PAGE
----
Most people think creating a color scheme for a room is difficult, but we think that’s a myth.
There are four categories that any good color scheme falls into. Once you understand these fail-safe types of palettes, the rest simply comes down to your personal preference.
Let’s walk through the four types of color schemes, and then we’ll do an exercise to help you make your own.
1. Completely neutral
Whites Great in a big, bright, modern room.
Grays Soft and refreshing, works best in a neutral part of your house, like an entryway or hallway.
Tans (beige, cream, brown) Warm and inviting, great in nearly any room
2. Mostly neutral, with an accent color
Bright accent Good option if you want color but not overwhelming color
Subtle accent Similar, but less bold
3. Mostly neutral, with several colors
Complementary Can work in any room. A good rule of thumb is limiting it to 3 colors and making the walls one color, the upholstery a second color, and accessories a third
Warm Cozy with a bit of boldness, ideal in living rooms and common areas
Cool Calming and peaceful, best for a bedroom or bathroom
4. One color, all out
Monochromatic (different shades/brightnesses of the one color) Perfect in a bathroom, closet, or other small space like a breakfast nook
All the same brightness Fun in a child’s bedroom, or any room you’re feeling bold about
We just presented you with a lot of options. So now how do you go about picking one for your home? We said that once you understand the options, it’s all about personal preference: now all you have to do is pick a single color you like and run with it. Pick a color, right now, for this exercise.
Your home is all about YOU, so make sure it’s a color you love. And no, white, black, brown, and gray are not colors! Choose something from the rainbow or get a little more creative with maroon, turquoise, or lavender. You won’t have to use your color extensively if you don’t want to, but every room needs at least an undertone.
We’re going to go through this exercise with the color orange, because it’s one of the trickiest colors to decorate with. Once you understand the process with orange, it should be easy with any other color!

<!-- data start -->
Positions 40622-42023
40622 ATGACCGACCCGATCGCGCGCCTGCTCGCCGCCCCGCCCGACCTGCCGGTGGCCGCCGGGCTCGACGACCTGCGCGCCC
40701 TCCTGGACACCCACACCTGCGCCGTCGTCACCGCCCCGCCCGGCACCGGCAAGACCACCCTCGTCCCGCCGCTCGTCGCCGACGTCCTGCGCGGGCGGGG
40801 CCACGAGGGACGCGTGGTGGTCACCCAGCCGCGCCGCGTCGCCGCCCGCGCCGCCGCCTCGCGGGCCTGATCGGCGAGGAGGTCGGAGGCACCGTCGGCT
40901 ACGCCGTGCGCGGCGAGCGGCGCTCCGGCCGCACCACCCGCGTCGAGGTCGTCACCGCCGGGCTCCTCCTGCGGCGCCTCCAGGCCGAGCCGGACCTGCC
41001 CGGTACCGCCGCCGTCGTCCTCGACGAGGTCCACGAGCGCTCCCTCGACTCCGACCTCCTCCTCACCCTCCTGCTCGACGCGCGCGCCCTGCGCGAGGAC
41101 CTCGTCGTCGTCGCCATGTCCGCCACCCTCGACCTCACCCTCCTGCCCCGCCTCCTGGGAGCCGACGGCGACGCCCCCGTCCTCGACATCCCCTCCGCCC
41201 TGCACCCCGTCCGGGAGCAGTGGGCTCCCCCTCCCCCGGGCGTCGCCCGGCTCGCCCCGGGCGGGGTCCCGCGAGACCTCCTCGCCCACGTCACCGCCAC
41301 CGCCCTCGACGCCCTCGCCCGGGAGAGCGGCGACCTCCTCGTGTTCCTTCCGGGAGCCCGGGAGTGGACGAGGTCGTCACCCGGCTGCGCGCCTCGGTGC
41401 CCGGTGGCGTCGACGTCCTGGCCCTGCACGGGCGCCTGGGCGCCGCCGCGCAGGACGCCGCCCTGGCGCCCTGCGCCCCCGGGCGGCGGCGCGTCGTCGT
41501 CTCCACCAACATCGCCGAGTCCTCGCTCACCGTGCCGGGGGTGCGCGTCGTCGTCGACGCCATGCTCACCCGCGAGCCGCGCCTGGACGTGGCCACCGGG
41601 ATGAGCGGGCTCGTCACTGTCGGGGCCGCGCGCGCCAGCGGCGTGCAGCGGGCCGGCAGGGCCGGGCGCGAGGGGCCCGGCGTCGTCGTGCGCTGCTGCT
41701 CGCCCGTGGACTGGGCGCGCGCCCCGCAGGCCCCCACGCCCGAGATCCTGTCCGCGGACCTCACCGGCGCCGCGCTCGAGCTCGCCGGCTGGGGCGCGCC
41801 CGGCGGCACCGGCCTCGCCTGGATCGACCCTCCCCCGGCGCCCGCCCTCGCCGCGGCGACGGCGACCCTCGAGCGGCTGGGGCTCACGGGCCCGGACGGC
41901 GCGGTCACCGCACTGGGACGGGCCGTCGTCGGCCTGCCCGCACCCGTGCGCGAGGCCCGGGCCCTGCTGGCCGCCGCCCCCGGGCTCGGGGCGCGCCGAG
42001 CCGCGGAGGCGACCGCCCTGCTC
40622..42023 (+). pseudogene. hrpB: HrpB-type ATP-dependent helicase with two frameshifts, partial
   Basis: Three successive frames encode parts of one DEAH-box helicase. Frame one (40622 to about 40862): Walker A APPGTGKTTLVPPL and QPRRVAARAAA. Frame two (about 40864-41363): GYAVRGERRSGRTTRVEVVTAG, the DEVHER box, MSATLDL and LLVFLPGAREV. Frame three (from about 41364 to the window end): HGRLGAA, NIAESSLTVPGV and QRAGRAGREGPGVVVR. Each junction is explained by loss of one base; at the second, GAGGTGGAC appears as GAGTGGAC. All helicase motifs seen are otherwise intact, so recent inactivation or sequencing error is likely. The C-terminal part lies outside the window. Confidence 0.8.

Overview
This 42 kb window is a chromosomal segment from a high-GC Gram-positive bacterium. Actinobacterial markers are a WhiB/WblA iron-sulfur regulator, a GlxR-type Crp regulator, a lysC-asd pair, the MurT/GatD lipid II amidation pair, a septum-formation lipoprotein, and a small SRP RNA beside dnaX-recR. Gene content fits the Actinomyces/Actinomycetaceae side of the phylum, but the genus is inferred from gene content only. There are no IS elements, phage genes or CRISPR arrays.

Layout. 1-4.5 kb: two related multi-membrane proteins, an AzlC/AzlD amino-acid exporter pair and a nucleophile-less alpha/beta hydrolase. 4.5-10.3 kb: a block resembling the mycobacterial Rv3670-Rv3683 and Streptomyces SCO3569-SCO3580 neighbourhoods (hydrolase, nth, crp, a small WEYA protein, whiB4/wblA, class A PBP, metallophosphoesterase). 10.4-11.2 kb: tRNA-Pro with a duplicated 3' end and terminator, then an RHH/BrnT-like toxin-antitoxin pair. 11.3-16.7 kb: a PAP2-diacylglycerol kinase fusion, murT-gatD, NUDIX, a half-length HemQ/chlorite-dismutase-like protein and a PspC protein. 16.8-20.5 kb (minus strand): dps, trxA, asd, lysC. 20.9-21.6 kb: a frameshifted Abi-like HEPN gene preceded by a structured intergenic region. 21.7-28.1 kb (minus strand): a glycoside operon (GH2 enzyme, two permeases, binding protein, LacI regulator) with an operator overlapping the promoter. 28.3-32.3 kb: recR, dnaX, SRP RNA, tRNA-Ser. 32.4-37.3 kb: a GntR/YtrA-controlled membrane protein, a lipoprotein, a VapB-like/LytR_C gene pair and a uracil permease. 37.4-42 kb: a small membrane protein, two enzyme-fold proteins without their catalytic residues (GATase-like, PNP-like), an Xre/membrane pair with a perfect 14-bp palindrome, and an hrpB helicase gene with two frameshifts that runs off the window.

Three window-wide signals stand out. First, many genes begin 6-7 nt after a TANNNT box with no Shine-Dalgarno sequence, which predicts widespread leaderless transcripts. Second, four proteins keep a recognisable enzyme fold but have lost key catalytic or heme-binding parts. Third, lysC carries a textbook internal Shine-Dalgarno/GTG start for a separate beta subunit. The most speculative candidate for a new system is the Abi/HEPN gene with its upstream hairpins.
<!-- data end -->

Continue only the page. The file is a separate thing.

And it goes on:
1. Completely neutral: Integrate just a hint of orange by using tan fabrics and warm lighting
Here’s your first option, and it’s what you should do if you wanted to choose white or tan as your color. Instead of actually making your walls, furniture, or accessories orange, simply make tan your primary color and use warm (yellow) lighting. This will give your room an orange undertone without actually making it an orange room.
Follow this approach if your color is red, orange, or yellow. If you chose green, blue, or purple, then use white lighting and a cold shade of gray that’s slightly tinted blue or green.
2. Mostly neutral, with orange as the accent color
The second option is to paint your walls a neutral color but add orange furniture or accessories. Most rooms are already neutral, so this is the easiest way to integrate your favorite color, and eliminates all worries about matching with another color.
The oranges in this photo all match very well, but don’t hesitate to use several shades of orange in different parts of the room. Sometimes it even looks better if all the colors are not identical.
3. Mostly neutral, with orange and blue as complementary accent colors
So you can’t pick one color or don’t want a single-tone room… Here’s what you do instead! Use the color wheel to find your complementary color — the directly across from your color on the wheel. For orange, the complementary color is blue. You could of course pick a non-complementary color to go along with your main color, but complementary colors are guaranteed to look great together.
You could also get fancy here and pick three colors, all equally far away from each other on the color wheel.
Adobe has a great tool to find colors that go together. We recommend using the complementary or triad setting (for two colors or three) to find color schemes for your room.
4. All-out orange: Orange walls, vases, lamps, pillows, and books
The fourth option is to go crazy with the color you chose. This room has orange everything: orange walls, orange accessories, and tan/brown furniture. If you like bold design, give this technique a chance. You could always post a photo on Decorator and preview how a bright color will look in your room before you paint!
After reading through this example, you should have a pretty good idea of how much you want to integrate your color palette into your room. Once you have a color in mind, simply base your design off one of the four types of color schemes we demonstrated.
We want to leave you with some tips from HGTV for picking the perfect color scheme — it’s the most useful and relevant article we’ve found about this topic.